No calorie limit Mediterranean diet 'better strategy than low-fat plan'
A no calorie limit Mediterranean diet rich in olive oil is not a recipe for weight gain - and may actually be a better strategy than avoiding all fatty foods, research has shown.
The finding adds to the current controversy surrounding health advice which recommends low-fat diets.
Current guidelines are misguided because they do not differentiate between "good" and "bad" fats, it is claimed.
A total of 7,447 men and women took part in the new research in Spain between 2003 and 2010. All had Type 2 diabetes or were considered at high risk of heart disease, and 90% were overweight or obese.
Participants were randomly assigned to one of three diets - an unrestricted Mediterranean diet especially rich in olive oil, a similar diet with the focus on nuts, and a diet that generally avoided all kinds of fat.
After five years, all three groups were found to have shed a small amount of weight, but people on the olive oil-rich diet lost the most - an average of 0.88 kg (1.9 pounds).
Members of the low-fat group lost 0.60 kg (1.3 pounds) while those on the nut-rich diet were 0.40 kg (0.88 pounds) lighter.
Curbing fat consumption was the least effective way to trim "spare tyres". Waist circumference increased by 1.2cm in the low-fat group compared with 0.85cm in the olive oil group and 0.37cm in the nuts group.
The percentage of energy intake from protein and carbohydrates decreased in both Mediterranean diet groups.
Lead researcher Dr Ramon Estruch, from the University of Barcelona in Spain, said: "More than 40 years of nutritional policy has advocated for a low-fat diet but we're seeing little impact on rising levels of obesity.
"Our study shows that a Mediterranean diet rich in vegetable fats such as olive oil and nuts had little effect on bodyweight or waist circumference compared to people on a low-fat diet.
"The Mediterranean diet has well-known health benefits and includes healthy fats such as vegetable oils, fish and nuts. Our findings certainly do not imply that unrestricted diets with high levels of unhealthy fats such as butter, processed meat, sweetened beverages, deserts or fast-foods are beneficial."
The results are published in the journal The Lancet Diabetes & Endocrinology.
Commenting in the same journal, US nutrition expert Professor Dariush Mozaffarian, from Tufts University in Boston, said it was time "outdated" guidelines on fat consumption were swept away.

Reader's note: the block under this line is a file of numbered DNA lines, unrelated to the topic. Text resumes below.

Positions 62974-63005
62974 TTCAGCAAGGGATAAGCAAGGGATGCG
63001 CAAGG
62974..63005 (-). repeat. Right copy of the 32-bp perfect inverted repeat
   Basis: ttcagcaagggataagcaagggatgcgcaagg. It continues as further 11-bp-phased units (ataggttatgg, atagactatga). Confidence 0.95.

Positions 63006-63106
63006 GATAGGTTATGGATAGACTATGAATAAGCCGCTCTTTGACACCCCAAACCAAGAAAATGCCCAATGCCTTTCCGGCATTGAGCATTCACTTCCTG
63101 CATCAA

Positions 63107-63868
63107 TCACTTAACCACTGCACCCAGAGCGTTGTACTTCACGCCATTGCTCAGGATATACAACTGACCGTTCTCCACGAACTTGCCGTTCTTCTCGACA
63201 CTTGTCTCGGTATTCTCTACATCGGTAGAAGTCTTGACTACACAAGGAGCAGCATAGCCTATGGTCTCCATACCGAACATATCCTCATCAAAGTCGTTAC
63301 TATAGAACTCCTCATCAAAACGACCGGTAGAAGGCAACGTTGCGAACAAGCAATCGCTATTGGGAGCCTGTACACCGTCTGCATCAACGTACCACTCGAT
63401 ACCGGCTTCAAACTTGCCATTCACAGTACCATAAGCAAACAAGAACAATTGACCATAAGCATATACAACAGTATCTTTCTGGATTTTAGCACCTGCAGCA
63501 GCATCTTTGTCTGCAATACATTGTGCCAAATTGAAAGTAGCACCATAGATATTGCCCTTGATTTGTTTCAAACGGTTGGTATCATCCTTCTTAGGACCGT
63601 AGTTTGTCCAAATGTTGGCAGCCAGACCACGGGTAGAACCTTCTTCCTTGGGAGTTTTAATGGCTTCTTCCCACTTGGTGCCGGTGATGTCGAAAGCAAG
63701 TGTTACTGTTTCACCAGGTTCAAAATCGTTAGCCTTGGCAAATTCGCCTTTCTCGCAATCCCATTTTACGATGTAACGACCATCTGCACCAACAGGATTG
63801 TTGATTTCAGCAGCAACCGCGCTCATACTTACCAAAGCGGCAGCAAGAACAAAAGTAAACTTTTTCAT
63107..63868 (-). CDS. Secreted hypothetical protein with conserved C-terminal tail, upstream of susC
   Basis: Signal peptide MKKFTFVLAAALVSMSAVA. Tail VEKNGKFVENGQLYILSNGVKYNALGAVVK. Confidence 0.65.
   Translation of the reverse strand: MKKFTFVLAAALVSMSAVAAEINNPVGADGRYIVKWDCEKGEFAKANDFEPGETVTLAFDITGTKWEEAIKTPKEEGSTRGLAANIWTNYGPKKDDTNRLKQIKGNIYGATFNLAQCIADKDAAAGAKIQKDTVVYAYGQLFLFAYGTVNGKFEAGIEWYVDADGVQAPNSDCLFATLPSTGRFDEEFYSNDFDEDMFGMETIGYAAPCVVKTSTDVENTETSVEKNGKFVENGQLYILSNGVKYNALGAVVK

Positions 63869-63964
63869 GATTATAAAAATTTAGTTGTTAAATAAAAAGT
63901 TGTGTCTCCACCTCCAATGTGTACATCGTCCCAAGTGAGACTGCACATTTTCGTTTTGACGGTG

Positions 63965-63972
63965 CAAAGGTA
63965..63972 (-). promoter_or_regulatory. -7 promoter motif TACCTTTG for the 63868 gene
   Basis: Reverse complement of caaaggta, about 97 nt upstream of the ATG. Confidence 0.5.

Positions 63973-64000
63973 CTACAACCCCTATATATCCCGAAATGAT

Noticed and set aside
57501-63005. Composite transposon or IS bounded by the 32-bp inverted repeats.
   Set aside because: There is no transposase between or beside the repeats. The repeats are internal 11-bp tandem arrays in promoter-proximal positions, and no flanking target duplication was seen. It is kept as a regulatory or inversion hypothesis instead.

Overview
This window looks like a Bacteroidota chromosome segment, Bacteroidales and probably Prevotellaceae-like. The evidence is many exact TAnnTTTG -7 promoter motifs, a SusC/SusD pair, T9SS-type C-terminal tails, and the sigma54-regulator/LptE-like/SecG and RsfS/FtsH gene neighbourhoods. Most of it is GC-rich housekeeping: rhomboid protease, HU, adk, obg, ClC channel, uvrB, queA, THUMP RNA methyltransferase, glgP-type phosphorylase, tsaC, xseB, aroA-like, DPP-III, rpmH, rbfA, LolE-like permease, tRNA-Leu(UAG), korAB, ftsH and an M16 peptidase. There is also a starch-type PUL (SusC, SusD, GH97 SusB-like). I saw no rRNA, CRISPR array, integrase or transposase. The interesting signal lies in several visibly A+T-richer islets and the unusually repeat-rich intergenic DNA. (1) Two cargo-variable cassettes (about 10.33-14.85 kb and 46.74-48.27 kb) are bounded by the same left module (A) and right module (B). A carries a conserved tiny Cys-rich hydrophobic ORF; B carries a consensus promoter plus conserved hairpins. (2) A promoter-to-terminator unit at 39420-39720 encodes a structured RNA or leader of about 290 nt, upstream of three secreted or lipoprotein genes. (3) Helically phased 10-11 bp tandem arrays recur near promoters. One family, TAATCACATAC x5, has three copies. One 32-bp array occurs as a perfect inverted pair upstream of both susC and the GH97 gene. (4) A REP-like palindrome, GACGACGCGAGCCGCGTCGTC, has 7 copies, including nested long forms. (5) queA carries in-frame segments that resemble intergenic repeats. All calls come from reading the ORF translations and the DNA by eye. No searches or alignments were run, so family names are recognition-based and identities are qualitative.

He maintained that current guidelines aimed at tackling obesity were as misguided as attempts to prevent heart disease by reducing total fat which overlook the effects of beneficial fatty acids.
"Dietary guidelines should be revised to lay to rest the outdated, arbitrary limits on total fat consumption," said Prof Mozaffarian.
"Calorie-obsessed caveats and warnings about healthier, higher-fat choices such as nuts, phenolic-rich vegetable oils, yoghurt, and even perhaps cheese, should also be dropped.
"We must abandon the myth that lower-fat, lower-calorie products lead to less weight gain."
Prof Mozaffarian added: "The fat content of foods and diets is simply not a useful metric to judge long-term harms or benefits. Energy density and total caloric contents can be similarly misleading.
"Rather, modern scientific evidence supports an emphasis on eating more calories from fruits, nuts, vegetables, beans, fish, yoghurt, phenolic-rich vegetable oils, and minimally processed whole grains; and fewer calories from highly processed foods rich in starch, sugar, salt, or trans-fat."
Leading British expert Susan Jebb, professor of diet and population health at Oxford University, said the research showed that dietary fat content had a "minimal effect" on body weight - about 0.1kg per year.
She added: "Overall, the differences between groups in terms of fat intake were relatively small and the weight changes, unsurprisingly, not very different ..
"If you increase the fat content of your diet with foods high in mono-unsaturated fat (eg olive oil) you may, or may not, lose a teeny bit more weight than a 'not-quite-so-high-fat' diet.
"It is impossible from this study to draw any conclusion about the impact of the low fat diets on body weight since each group consumed more than the UK average (35% fat) and way more than the World Health Organisation recommendation (30% fat)."
A highly controversial report from a group of experts published last month maintained that saturated fat did not cause heart disease and full-fat dairy foods, including milk, yoghurt and cheese, could actually protect the heart.
It also said the promotion of low-fat food had led to "disastrous health consequences" and should be reversed.
A number of the report's authors had links to the National Obesity Forum (NOF), among them the charity's chairman Professor David Haslam. Four NOF campaigners including deputy chairwoman Deborah Cook and clinical psychologist Dr Jen Nash resigned after the report was published.
Dr Alison Tedstone, chief nutritionist at Public Health England, said: "Diets high in fruit and vegetables, containing some meat, fish and unsaturated fats, such as olive oil, often described as a Mediterranean diet, tend to be associated with health benefits - particularly heart health.
"This is similar to UK Government advice to follow a diet consistent with the Eatwell Guide, where up to 35% of your calories can come from fats of which no more than 11% should be from saturated fats."